“How selfish soever man may be supposed, there are evidently some principles in his nature, which interest him in the fortune of others, and render their happiness necessary to him, though he derives nothing from it except the pleasure of seeing it.” – Adam Smith, The Theory of Moral Sentiments
In other words, however individually successful you are, there is some part of you that will not allow you true happiness if you see that other people are suffering, especially if they are suffering as a side-effect or ‘collateral damage’ of your success.
I believe this is part of being human. We are not just individuals; we are social animals, and to an extent are ‘hardwired’ to take an interest in the wellbeing of people around us. Cooperating in groups enabled us to hunt better, to develop agriculture, and to build civilisations. Some of our self-image is bound up in being part of something larger than ourselves, and in our interactions with people around us.
This sense of identity evolved in small groups of related individuals, where if we saw others suffering we had the opportunity to try to do something about it. Nowadays, when TV gives us footage of human suffering beamed into our living rooms from around the globe, the sense of needing to help others that our compassion excites may far exceed our ability to help – if we allow it to.
Our expanded awareness of the plight of others can have unfortunate consequences. I have a friend who, deep down, believes that she does not deserve to be successful unless every other person on earth is successful first. As a formula for blocking your own success, this could hardly be bettered. And, of course, by keeping her in a low-powered, inactive loop of struggling, it ensures that she is much less able to help others than she would be if she had the money, energy and security that comes with success.
I once heard a Buddhist (I think) parable which went along the lines of:
“The road you have to travel is covered in broken glass. You have a small piece of leather. Do you try to cover the road, or do you make yourself a pair of shoes?”
Or, more often heard on modern training courses, that part of the safety briefing that you hear on every plane trip which tells you to fit your own oxygen mask before helping others.
There are two situations I can think of where Adam Smith’s ‘principles in human nature’ which make you concerned for the happiness of others don’t operate. One is in the case of the psychopath who simply doesn’t have any empathy for other people. Incidentally, I came across the Adam Smith quote in an interesting critique in Forbes magazine of Ayn Rand’s ‘Objectivist’ philosophy (which if it had to be summed up in one word would arguably be ‘psychopathy’) from a free-marketeer point of view.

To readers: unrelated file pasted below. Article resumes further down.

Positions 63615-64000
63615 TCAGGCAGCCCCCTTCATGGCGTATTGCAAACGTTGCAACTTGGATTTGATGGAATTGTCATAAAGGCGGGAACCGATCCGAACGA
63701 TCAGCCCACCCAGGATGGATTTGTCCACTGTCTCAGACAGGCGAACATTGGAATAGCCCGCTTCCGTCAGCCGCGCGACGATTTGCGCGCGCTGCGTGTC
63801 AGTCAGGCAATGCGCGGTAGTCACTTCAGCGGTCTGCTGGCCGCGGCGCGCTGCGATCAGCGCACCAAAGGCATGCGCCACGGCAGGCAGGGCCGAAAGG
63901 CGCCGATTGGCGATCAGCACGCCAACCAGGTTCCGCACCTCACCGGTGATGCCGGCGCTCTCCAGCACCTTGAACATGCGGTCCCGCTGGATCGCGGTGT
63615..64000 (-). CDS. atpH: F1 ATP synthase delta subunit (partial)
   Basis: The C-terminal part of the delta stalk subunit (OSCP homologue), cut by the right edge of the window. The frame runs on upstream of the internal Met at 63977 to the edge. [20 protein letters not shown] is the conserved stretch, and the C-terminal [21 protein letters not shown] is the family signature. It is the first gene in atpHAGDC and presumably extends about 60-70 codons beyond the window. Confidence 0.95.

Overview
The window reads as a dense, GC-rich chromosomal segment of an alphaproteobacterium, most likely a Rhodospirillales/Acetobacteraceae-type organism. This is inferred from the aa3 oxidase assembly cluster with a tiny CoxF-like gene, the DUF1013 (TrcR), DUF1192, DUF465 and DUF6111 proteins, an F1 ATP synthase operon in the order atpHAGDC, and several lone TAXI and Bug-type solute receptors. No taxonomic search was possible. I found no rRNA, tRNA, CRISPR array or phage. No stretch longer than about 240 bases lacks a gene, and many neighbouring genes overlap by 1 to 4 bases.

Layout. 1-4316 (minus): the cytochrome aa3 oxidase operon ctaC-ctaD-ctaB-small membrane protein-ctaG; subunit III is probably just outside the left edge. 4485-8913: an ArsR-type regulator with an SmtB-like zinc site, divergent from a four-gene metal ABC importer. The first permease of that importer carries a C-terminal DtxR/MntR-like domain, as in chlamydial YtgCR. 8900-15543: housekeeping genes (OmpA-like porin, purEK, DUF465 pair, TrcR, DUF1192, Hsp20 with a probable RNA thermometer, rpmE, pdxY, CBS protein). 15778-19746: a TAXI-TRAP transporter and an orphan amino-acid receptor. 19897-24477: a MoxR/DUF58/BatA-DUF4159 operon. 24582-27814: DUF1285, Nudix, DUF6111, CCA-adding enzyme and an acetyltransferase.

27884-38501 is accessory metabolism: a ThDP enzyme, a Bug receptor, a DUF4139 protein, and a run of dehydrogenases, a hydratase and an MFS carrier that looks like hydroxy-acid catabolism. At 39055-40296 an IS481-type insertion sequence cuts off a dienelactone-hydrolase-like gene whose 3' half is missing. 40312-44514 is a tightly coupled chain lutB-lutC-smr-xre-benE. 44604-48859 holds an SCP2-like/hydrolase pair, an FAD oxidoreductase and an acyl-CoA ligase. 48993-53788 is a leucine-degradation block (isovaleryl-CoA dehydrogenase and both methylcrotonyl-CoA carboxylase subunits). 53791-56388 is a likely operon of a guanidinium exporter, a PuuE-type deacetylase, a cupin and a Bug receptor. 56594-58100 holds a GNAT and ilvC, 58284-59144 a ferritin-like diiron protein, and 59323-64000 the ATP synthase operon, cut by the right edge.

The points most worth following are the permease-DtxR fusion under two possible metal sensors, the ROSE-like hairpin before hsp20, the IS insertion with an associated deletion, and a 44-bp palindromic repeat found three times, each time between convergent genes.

The other is the case where people have the full range of emotional responses, including empathy and compassion, but they are not aware of the suffering or happiness of others because they don’t see them – “out of sight, out of mind”.
This is the example I have in mind: while researching their book Unjust Rewards (about inequality in the UK), Polly Toynbee and David Walker interviewed high-earning bankers and lawyers about their perceptions of how less wealthy people lived. The interviewees showed very little awareness of the realities of life for most people; for example, when asked to identify the poverty threshold, they put it at around £22,000, which was in fact just below the median income in the UK. Living in gated communities, concierged luxury flats or lavish houses in ‘good’ areas, they had very little contact with people outside their own income and social strata.
Out of sight, out of mind. If Toynbee and Walker’s interviewees thought of less wealthy people at all, they imagined them as much better off than was actually the case, and also attributed poverty mostly to the moral failings of the poor.
In order to be fully human, we need our moral sentiments to flourish. So in terms of practical recommendations, I would say:
- If you find thinking about human suffering is draining your energy, remember to ‘fit your own mask first’.
- Instead of focusing on human suffering, focus on how to increase human flourishing. What do are you already doing that is working? What can you do more of to increase human flourishing?
- Look at the consequences of your actions – the decisions you make in your business, the way you live, the things you buy – for others. If you are not sure what these are, investigate further.
- Remember that the ‘fortunes of others’ can also make you more motivated. For example, research suggests that people feel more motivated when they get to see the difference they make to customers and end-users. So what could you do to find out the difference you are making to other people?